Food now health oriented : GASIP Boss
The National Programme Coordinator of the Ghana Agricultural Sector Investment Programme (GASIP), Klutse Kudomor, has advised farmers and agro-processors to produce food that contributed to the overall well-being of the consumer.
He said it was important for consumers to take nutritional foods to improve their health status and added that food no longer satisfied hunger or the need to eat with the right nutrition alone but contributed to the overall health being of the consumer.
Mr Kudomor gave the advice in an interview with the Daily Graphic at Koforidua in the Eastern Region at the climax of this year's National Farmers Day celebrations recently.
He stated that various projects under the Ministry of Food and Agriculture were contributing to the successes of the Planting for Food and Jobs (PFJ) and explained the need for farmers to take advantage of the raw material base created through the PFJ to develop sustainable businesses through value addition.
That situation, according to him, was what had been driving and shaping the entire agribusiness value chain and access to market, especially for value-added products.
He observed that companies in the food processing and manufacturing businesses had to produce food that ensured consumer well-being and should be regulated by both local and international standards.
Mr Kudumor also hinted that there was huge market locally and internationally for semi-processed products and emerging businesses in agro-processing stood to gain if they studied the specifications of industries and produced to meet them.
For example, he stated that key industries in the country were importing vegetable powder because they were unable to get the quality demands locally.
In other cases, he said, there were instances where pepper powder exported to Europe was rejected and destroyed, with its attendant financial consequences, because they fell short of food safety and quality standards.
Mr Kudumor said, although, Ghana had stepped up the production of raw materials needed by most industries, the quality and safety of those raw materials were vital to get access to industry markets.
According to him, maize production, for example, had moved from 1.8 million tonnes in 2016 to over 3.0 million tonnes in 2021, however, some industries, especially those that produced baby foods, were struggling with the reliability and safety of supply.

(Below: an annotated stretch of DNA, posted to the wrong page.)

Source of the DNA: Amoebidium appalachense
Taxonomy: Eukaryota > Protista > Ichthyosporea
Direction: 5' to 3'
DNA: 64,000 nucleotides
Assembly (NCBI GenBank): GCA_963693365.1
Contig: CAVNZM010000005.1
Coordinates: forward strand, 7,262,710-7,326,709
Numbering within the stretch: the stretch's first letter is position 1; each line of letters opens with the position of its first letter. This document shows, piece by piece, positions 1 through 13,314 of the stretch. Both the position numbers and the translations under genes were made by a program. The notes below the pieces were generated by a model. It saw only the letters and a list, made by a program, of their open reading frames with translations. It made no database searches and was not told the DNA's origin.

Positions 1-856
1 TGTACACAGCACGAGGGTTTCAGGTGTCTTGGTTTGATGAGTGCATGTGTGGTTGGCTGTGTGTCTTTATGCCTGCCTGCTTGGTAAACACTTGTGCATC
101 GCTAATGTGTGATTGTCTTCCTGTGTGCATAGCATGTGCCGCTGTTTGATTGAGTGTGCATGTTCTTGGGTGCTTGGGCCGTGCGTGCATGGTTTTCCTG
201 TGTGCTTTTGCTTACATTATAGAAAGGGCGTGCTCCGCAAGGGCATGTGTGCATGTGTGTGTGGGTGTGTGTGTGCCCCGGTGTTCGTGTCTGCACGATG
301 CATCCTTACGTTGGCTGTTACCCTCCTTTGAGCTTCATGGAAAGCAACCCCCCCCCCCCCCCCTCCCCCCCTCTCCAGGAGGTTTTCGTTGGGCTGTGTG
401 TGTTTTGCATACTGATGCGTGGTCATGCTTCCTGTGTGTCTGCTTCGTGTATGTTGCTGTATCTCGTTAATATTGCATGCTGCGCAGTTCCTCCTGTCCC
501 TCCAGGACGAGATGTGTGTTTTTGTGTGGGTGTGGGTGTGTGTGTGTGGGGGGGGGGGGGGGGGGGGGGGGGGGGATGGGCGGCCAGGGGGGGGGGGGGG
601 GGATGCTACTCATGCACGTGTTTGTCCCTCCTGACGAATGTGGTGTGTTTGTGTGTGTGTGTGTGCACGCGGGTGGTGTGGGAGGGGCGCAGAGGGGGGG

Mr Kudumor hinted that the situation presented a business opportunity for Ghanaians, especially those who studied post-harvest technology-related agricultural courses.
He urged the youth to take advantage of the situation and get insight into industry needs to develop high-value businesses that link farmers’ production and industry in a traceable manner.
According to Mr Kudomor, most activities of the projects under the ministry were centred on the end-to-end value chains of agribusinesses, creating raw material base for value addition and providing farmers with market access.
These are done through knowledge generation in the form of capacity building, provision of state-of-the-art technologies and enhancing access to high-quality production resources.
On GASIP, the Coordinator, stated that the programme played a very important role in MoFA because it targeted the small-holder farmers that produced more than 80 per cent of the staples consumed in Ghana.
Funded by IFAD loan and Adaptation for Small-holder Agriculture Programme (ASAP) grant, GASIP had supported over 140,000 small-holder farmers through 1,200 farmer-based organisations (FBOs).
Most importantly, GASIP had created 80 agribusinesses that offtake produce from these small-holder farmers for marketing and processing.
GASIP, he indicated, had also trained the youth in agro-processing and sponsored them to Brazil to learn about cassava processing.
Capacity building of women, Mr Kudumor pointed out, had also been provided in agro-processing and nutrition so as to contribute to enhanced livelihoods and incomes of their families.
He urged all actors in the agribusiness value chain to consider quality and safety as paramount in developing value addition products to enable them to get access to both local and international markets.